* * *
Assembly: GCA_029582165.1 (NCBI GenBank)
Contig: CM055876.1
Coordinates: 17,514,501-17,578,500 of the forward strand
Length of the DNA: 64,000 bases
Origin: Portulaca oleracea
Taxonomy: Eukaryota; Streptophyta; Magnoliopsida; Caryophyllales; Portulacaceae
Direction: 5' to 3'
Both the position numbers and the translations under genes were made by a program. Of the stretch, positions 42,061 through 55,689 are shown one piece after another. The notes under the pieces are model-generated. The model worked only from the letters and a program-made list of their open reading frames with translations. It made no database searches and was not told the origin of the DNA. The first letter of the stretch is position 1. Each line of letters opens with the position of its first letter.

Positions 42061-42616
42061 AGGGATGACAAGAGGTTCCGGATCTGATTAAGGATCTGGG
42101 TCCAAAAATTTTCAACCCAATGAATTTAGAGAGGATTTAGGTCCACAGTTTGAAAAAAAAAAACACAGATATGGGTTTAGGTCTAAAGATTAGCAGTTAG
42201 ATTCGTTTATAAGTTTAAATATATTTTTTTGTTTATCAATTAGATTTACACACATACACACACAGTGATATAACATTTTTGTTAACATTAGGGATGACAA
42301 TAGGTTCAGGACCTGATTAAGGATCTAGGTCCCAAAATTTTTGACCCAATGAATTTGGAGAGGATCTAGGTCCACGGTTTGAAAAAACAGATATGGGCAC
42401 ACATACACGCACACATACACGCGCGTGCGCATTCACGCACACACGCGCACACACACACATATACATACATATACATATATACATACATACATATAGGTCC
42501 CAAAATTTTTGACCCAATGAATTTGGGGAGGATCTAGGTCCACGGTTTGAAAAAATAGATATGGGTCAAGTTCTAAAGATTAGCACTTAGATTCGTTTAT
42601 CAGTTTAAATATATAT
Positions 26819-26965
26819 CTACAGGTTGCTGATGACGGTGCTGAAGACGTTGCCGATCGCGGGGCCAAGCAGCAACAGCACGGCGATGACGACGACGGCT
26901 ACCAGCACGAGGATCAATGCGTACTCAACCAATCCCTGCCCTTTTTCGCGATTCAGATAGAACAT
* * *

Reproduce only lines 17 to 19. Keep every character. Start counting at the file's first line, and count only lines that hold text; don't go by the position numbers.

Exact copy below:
Positions 26819-26965
26819 CTACAGGTTGCTGATGACGGTGCTGAAGACGTTGCCGATCGCGGGGCCAAGCAGCAACAGCACGGCGATGACGACGACGGCT
26901 ACCAGCACGAGGATCAATGCGTACTCAACCAATCCCTGCCCTTTTTCGCGATTCAGATAGAACAT